Fly rod blanks tend to naturally want to bed more in one direction than the other. This is caused by an effect called the “Spine” and often there is more than one on a blank. The spine is a result of the manufacturing process and is the location of the join or overlap of a graphite or glass flag as it is rolled around the mandrel.
Basically it is a slightly thicker section in the tube wall. This thick section is slightly stiffer than the rest of the tube and presents a greater resistance to bending. (Blanks that use helical wound construction tend not to exhibit a pronounced spine)
You can find the spine in your blank by holding the blank at a 45 degree angle with one hand near the tip and then by pressing down and rotating at the same time with your other hand. The resistance you feel are the high points or spine.
You’ll likely feel the blank Jump or pop over and want to sit a certain way. You may feel a couple of potential spines, but somewhere in there you’ll feel the most pronounced pop ,or reaction to your bending. When you get to this spot - you’ve spined your blank.
The inside of the curve (where the blank has come to rest under your fingers) is the softer side of the blank. The outside of the curve is actually where the spine is - the stiffer side.
Now that you found the spine you have at least 4 choices what to do with it.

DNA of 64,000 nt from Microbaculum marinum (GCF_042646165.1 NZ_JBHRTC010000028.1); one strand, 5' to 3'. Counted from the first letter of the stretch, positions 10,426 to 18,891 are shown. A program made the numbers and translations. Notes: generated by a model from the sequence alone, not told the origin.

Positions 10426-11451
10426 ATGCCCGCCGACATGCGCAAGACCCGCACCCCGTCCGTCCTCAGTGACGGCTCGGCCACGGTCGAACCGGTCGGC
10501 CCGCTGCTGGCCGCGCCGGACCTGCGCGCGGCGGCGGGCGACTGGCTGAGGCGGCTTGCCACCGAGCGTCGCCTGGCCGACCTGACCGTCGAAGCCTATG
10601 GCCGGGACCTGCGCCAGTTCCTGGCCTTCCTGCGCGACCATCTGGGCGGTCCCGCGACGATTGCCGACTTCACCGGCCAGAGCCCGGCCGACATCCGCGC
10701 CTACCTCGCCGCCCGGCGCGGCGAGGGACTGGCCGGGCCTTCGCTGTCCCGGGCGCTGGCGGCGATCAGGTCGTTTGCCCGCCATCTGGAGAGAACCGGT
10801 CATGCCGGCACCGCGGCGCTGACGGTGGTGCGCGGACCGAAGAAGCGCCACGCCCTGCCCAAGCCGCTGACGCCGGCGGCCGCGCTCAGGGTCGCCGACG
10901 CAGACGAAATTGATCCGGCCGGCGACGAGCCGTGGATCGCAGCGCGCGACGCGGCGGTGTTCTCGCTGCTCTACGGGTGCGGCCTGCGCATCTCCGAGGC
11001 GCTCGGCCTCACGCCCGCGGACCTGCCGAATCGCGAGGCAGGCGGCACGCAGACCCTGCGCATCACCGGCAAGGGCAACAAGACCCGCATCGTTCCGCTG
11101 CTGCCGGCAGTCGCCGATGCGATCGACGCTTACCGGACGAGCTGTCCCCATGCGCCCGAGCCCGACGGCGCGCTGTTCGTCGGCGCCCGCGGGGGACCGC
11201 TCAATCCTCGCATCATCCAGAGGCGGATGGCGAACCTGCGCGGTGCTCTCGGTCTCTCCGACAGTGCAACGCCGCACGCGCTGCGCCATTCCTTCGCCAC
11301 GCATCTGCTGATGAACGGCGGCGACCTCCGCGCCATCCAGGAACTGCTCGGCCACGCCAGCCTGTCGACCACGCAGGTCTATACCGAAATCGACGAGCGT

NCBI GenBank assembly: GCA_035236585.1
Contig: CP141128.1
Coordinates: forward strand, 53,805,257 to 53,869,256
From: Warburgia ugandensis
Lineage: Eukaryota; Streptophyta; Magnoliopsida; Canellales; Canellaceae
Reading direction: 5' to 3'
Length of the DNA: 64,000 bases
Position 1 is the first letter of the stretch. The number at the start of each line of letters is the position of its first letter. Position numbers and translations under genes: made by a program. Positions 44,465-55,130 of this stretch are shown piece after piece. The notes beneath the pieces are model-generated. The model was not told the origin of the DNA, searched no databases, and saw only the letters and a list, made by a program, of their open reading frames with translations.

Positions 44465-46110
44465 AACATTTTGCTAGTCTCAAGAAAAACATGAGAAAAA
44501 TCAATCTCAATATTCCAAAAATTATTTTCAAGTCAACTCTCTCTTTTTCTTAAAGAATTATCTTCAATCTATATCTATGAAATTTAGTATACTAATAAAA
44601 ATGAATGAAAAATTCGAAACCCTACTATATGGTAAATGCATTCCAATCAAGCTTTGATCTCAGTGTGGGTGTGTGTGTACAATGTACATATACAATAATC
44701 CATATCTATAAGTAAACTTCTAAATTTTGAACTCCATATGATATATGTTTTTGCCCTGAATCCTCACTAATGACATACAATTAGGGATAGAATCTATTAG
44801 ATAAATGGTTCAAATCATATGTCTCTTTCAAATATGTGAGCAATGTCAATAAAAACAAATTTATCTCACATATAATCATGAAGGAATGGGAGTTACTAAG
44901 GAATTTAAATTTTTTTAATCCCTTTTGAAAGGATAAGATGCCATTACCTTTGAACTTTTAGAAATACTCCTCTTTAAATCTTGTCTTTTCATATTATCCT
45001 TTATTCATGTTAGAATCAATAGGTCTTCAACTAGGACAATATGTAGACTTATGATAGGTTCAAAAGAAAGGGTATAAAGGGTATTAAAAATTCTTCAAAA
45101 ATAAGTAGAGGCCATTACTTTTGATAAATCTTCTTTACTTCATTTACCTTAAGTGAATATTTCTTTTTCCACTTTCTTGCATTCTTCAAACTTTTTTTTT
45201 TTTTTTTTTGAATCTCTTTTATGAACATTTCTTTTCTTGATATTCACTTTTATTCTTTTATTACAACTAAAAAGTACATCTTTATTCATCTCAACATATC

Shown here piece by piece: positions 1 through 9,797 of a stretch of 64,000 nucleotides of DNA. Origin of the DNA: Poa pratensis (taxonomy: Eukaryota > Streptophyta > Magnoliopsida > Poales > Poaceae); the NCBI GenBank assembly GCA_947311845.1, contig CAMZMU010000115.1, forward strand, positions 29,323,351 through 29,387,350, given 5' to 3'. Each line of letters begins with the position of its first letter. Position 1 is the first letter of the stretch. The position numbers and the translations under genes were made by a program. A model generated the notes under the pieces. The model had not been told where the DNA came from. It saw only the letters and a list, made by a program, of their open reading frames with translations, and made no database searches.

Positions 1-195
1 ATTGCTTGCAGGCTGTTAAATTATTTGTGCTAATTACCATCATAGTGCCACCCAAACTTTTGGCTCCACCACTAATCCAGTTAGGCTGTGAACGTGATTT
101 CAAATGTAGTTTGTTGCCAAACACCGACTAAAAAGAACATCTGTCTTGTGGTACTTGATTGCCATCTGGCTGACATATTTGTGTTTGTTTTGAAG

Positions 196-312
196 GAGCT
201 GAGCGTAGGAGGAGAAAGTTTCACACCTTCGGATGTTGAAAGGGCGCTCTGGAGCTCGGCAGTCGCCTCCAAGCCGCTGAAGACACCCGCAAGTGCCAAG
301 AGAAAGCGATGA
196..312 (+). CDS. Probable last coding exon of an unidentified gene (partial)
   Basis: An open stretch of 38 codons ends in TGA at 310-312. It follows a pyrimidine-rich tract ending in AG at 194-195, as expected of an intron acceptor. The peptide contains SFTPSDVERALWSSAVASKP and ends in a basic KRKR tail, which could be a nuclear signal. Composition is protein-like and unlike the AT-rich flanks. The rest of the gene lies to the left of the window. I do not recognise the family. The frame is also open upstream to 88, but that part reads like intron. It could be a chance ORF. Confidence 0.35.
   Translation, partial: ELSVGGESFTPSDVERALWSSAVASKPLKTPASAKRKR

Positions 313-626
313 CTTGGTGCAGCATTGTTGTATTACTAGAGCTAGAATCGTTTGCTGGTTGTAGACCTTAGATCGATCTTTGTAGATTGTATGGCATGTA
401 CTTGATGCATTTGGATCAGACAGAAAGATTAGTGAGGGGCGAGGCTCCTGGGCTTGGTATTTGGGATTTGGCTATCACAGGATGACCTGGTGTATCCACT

Place the guides on the inside of the curve - the weaker side. The natural curve. The thinking here is that placing your guides on the inside curve may result in the rod being (moderately) stiffer on the forward cast and the rod will sit more naturally when fighting fish. (it's actually going to bend in any direction it's pulled)
Place the guides on the outside of the curve - the (marginally) stiffer side. By placing the guides on the outside of the curve you may get (marginally) better lifting power, as you will be pulling against the spine or natural curve of the blank.
Place the guides out at 90 degrees to the spine. I’e off to the side at right angles to the spine. Don Green, the great rod designer for Fenwick and Sage advocated this method. His reasoning was that the rod should track straight on both backcast as well as forward cast in order to be most accurate. Putting the spine on the top or bottom of the rod means that the rod will tend to kick slightly out of line on either the back or forward cast. By placing the spine out at 90 degrees the spine will apply the same effect whether on the back or forward cast.
Ignore the spine altogether and align the rod sections to give the straightest most aesthetically pleasing result. (our preference) This is what most commercial rod manufacturers do.
The subject of spining rods has caused & continues to cause huge debate. The truth is that under the tension of the cast the rod will always bend according to the tension of the fly line against the guides and tiptop, the effect of the spine on a fully loaded rod is negligible. - So truly, it matters little (all respect to the great Don Green)
Do what you feel is best for your build, it's your fly rod - follow your bliss.
"We know that simple-brained animals like trout can’t deal with a lot of information at once, so while they are hunting they probably can’t think of much else.This isn’t selectivity but tunnel vision."
Fly Casting - The Roll Cast. I can't over emphasise how important this cast is. Deceptively simple, the Roll Cast is the most useful and versatile cast there is - more so than the fundamental overhead cast that is so synonymous with single handed fly casting.